1st March – End May – Pre Monsoon – Spring

Hee Bermiok Festival – Early May – Hee Bermiok

This tourism fiesta celebrates the state’s cultural diversity and local lifestyles. An interesting highlight of the festival is the display of different rice varieties grown in the state; it is an excellent time to indulge in the local cuisine.

1 June – End of August – Monsoon – Summer

Saga Dawa Festival – Late June/Early July – Multiple venues

Saga Dawa marks the birthday of Lord Buddha and is an special occasion for Mahayana Buddhists. Prayers take place across all monasteries and monks take out colourful processions throughout Sikkim.

1 Sept – End of October – Autumn

Pang Lhabsol – Late August/Early September – Gangtok, Ravangla, North Sikkim and more

The Pang Lhabsol Festival pays obeisance to Mount Kanchenjunga, the guardian deity of Sikkim. It is marked by folk performances and warrior dances by the Lamas.

Dasain – Late September/early October – Multiple venues

Dasain, celebrated by the Hindu Nepalese community of Sikkim, is the equivalent of Dussehra and Bijaya Dasami. On the tenth day, the elders of the family bless the younger ones and the idols of the goddess are immersed in water.

 

1st of November – End of Feb – Winter

Sangai Festival – Late November – Multiple venues

This festival, organised by the Manipur Tourism Department, is meant to showcase the rich and diverse traditions of the state. Named after the sangai deer, it was started in 2010 and happens to be the grandest festival of Manipur today.

1st March – End May – Pre Monsoon – Spring

Lai Haraoba – Mid/End May – Multiple venues

Lai Haraoba (meaning ‘merrymaking of the gods’) is the most important festival of the Meiteis during which they worship Sanamahi, the creator of the world. Traditional performances take place in the course of the celebration that play out these beautiful creation stories.

1 June – End of August – Monsoon – Summer

Kang Chingba – Late June/Early July – Multiple venues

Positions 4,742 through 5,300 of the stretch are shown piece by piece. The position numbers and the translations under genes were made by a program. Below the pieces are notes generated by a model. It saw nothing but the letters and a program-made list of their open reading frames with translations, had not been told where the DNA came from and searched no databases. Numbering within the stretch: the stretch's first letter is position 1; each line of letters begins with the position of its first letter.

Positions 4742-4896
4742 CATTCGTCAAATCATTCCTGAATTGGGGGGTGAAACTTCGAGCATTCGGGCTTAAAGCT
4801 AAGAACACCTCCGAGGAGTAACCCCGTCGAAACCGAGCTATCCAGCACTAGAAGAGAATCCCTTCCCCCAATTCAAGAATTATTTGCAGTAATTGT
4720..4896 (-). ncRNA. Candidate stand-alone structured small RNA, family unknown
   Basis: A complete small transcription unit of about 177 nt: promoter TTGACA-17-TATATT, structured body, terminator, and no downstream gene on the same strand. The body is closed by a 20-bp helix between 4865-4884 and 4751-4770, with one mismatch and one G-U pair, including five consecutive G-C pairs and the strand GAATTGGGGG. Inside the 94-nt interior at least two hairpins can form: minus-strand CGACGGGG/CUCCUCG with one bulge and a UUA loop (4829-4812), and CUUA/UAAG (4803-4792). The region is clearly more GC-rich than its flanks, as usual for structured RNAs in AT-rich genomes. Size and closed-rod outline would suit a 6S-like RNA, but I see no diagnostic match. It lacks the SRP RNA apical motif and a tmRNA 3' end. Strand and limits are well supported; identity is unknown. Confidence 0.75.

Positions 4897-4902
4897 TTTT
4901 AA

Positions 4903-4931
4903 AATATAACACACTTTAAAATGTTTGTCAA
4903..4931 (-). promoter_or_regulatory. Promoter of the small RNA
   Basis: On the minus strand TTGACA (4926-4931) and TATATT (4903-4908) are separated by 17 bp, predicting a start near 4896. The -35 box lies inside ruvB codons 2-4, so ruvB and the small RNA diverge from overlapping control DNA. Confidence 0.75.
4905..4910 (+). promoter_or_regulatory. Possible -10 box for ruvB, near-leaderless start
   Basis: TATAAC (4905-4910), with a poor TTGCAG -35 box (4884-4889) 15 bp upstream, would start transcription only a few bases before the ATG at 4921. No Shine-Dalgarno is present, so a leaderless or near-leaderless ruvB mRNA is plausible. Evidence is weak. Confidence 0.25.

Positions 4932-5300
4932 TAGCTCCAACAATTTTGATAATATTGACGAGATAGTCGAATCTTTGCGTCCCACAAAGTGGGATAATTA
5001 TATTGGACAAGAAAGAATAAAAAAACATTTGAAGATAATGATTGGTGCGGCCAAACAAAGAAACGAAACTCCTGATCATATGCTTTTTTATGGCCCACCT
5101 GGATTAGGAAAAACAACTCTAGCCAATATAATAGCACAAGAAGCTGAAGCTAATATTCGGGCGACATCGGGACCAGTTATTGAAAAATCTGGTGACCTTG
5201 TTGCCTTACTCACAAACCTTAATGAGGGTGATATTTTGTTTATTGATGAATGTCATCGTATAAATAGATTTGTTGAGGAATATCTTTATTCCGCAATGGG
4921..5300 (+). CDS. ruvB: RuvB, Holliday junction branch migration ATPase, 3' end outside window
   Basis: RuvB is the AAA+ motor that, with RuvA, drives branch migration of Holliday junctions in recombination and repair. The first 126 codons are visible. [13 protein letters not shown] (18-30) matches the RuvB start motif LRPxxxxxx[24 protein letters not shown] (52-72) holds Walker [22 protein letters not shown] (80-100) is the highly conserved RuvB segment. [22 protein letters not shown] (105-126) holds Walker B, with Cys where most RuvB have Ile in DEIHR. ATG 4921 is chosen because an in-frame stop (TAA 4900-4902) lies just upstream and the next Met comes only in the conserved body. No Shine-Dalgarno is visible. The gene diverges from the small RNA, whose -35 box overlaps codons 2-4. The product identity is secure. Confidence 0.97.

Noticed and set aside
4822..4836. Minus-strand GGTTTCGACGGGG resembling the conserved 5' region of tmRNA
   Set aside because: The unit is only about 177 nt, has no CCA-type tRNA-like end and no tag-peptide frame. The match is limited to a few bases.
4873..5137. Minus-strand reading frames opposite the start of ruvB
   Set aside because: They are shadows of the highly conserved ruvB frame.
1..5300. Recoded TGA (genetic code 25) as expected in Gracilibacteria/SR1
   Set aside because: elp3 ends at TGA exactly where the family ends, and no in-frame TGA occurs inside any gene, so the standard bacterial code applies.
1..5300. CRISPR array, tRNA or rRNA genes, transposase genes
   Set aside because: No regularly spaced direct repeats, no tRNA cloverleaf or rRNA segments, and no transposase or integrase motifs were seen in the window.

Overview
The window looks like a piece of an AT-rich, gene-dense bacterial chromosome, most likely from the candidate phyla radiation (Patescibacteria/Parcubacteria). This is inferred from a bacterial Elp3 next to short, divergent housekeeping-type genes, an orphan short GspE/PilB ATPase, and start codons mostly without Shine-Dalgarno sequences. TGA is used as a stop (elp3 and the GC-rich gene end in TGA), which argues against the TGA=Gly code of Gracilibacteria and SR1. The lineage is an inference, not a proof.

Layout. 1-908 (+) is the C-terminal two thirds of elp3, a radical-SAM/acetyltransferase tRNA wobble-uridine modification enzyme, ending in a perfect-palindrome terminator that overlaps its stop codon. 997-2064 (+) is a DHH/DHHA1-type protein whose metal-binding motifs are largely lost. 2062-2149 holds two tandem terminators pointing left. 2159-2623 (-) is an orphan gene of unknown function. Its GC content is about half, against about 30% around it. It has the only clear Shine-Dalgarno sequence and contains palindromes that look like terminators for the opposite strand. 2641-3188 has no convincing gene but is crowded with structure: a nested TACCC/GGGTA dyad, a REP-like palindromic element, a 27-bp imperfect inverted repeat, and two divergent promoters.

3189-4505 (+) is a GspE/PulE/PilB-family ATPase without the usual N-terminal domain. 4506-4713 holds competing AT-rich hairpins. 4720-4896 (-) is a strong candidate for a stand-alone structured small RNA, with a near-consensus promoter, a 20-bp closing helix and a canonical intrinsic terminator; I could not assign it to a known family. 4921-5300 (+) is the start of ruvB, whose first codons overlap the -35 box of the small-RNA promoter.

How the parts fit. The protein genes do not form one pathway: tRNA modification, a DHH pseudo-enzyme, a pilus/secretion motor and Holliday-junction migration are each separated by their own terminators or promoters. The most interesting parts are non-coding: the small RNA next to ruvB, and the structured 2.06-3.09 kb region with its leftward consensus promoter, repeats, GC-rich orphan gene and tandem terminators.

Kang Chingba follows the Rath Yatra of Jagannath Mandir, Puri (Odhisha). A chariot containing the idols of Lord Jagannath, Balabhadra and Subhadra is taken out in procession.

1 Sept – End of October – Autumn

Heikru Hidongba – Mid September – Imphal

This boat-race festival takes place at the moat of the Sagolband Bijoy Govinda Leikai, Imphal. Men race in narrow, elongated boats which are ceremonially decorated with flower and rice garlands.

 

1st March – End May – Pre Monsoon – Spring

Chapchar Kut – Early March – Multiple venues

This state-wide festival celebrates the end of the long jhum season through song and dance. The very popular Cheraw or Bamboo dance is performed by a group of women who dance between crossed bamboo sticks while the men rhythmically move them, close to the ground.

1 Sept – End of October – Autumn

Anthurium Festival – Late October/Early November – Reiek Village

This festival, organised by the State Tourism Department and Horticulture Department, hosts dances and other performances. The main highlight, though, is the stunning anthurium in bloom that attracts a number of tourists.

1st March – End May – Pre Monsoon – Spring

Garia Puja – Mid April – Multiple venues

Garia Puja is an indigenous festival celebrated during the spring season. Lord Garia, a tribal deity, is represented with a bampoo pole and worshipped with various offerings like rice, fowl, flowers, garlands, eggs and rice beer.

1 June – End of August – Monsoon – Summer

Kharchi Puja – Late July/Early August – Multiple venues

Kharchi Puja is observed by the Hindu community wherein the people worship the fourteen gods who form the dynastic pantheon of the Tripuri people. It resembles the Ambubachi Puja of Kamakhya Temple, Assam.

Ker Puja – Late August – Multiple venues

Ker Puja, another indigenous festival, takes place two weeks after Kharchi Puja. It begins with the worship of fourteen different deities and culminates with the worship of Ker, the guardian deity of Tripura’s dynasty of deities (Vastu Devata).